Tuesday, January 5, 2010

My Handicap Van Conversion

I put some hand controls on the steering wheel. Attached them to the brake and the accelerator so I can push forward on it to brake the car and pull back for some acceleration. Takes a bit of time to get a handle of it. With the hand controls, I added some knob controls for easier wheel moving. Also, buttons that control lights and windows right near the wheel.

A hoist on top of my van for the wheelchair. Make sure to check if it's not too high for some parking locations, otherwise the wheelchair might prevent you from parking. Secure the hoist tightly to the roof or get a rack on top if necessary.

Installed a elevated car seat for better viewing and comfortability.

Make sure to get a car that you plan on keeping because these changes might become permanent and affect your future sale of the car.

This modification has definitely allowed me to be more independent and drive to locations I want without asking or hoping for some assistance. Take the plunge for the van conversion if you want to be more independent.

Thursday, October 15, 2009

Call Location For Handicap Access

Even though there are regulations in place, in the United States, which calls for disability building requirements, many locations lack handicap access. Call and check if they have a handicap ramp in place that meets the regulation guidelines of at minimum 12 inches length for every 1 inch of rise. This refers to the slope of the ramp.

Ask if their hallways and aisles have enough ample room for wheelchair and scooter turns.
Check if their bathroom have rails or grab bars to provide for wheelchair to toilet transfers.
Are there elevators, platform lifts or ramps within the building complex to get from one floor level to the next?
Are there automatically opening doors or easy to push/pull doors that a wheelchair/scooter or weakened mobility person can open and close by themselves?

Tuesday, September 29, 2009

Bathroom Experience with Wheelchair Disability

Now you all may have been in a situation where you had to use a public bathroom but came across poor attempts at building an ADA compliant bathroom. Grab bars are all in the wrong places and things just do not work for anyone who has a handicap. This was my experience and I hope none of you ever get in this situation.

Everything seemed fine as I entered the building. The ramps were all at regulation height, extending 12 inches for every 1 inch in height. There was a landing spot for me and a push handle on the door, so I could easily get through. I had high hopes for this building because the front area was very wheelchair accessible.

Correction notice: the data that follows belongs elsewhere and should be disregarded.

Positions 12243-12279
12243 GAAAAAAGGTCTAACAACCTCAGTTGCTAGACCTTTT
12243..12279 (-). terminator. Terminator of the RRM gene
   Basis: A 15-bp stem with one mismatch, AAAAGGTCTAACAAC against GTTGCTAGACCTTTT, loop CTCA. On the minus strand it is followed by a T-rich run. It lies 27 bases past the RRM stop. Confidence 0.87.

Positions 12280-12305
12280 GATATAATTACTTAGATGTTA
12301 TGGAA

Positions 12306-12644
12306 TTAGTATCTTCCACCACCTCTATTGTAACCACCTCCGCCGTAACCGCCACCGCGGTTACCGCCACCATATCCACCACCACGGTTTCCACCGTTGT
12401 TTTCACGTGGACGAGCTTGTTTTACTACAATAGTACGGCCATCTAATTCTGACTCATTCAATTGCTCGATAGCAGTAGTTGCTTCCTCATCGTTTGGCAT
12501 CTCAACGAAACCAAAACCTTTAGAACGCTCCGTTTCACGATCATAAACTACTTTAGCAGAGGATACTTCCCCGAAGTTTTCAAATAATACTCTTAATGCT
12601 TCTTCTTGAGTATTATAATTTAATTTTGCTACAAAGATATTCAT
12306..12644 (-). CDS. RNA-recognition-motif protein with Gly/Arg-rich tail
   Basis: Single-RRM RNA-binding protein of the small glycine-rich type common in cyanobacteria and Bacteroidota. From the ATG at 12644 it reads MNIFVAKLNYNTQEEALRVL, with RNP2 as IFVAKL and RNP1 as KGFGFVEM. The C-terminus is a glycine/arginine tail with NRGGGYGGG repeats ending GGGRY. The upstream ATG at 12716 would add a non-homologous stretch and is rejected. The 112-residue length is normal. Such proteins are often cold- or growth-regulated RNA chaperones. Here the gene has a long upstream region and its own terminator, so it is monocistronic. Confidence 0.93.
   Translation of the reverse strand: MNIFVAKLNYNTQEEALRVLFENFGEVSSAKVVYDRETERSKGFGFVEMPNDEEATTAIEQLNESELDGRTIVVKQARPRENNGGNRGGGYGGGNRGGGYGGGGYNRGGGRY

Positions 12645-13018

For some reason, I had to check out the bathroom and see if it was also complaint with the rest of the building. Unfortunately, it was not and I was quite disappointed by the layout. First the handicap bathroom was located at the farthest area from the bathroom entrance. Inside the bathroom there was ample space but the grab bars were placed far away from the toilet, where I would actually need the use of it. Needless to say, if anyone had to use this bathroom, I could not imagine how difficult it would be just to transfer from the wheelchair to the toilet.

As I came out from the toilet area to attempt to wash my hands, there was no opening underneath the faucet for a wheelchair to slide into. Some people are unable to reach forward and activate the water, so without this empty opening, it would be impossible for anyone to wash their hands. This also increases the chances from water falling from the faucet onto the individual.

No mirrors either! There were no mirrors that showed someone from the bottom to the top. For a standing individual, you can see from the waist up. For someone sitting, you would see their face. That is not very helpful if you want to fix your attire.

Now for most people, they put their best efforts into creating a handicapped accessible building on the exterior but fail miserably on the interior. What's the point of entering a building if you are unable to use the facilities? This should be more of a learning experience for someone rather than sounding like a rant on things that went wrong. Everyone just wants to be comfortable in their surroundings. Help others by checking your environment and see if they meet the ADA requirements.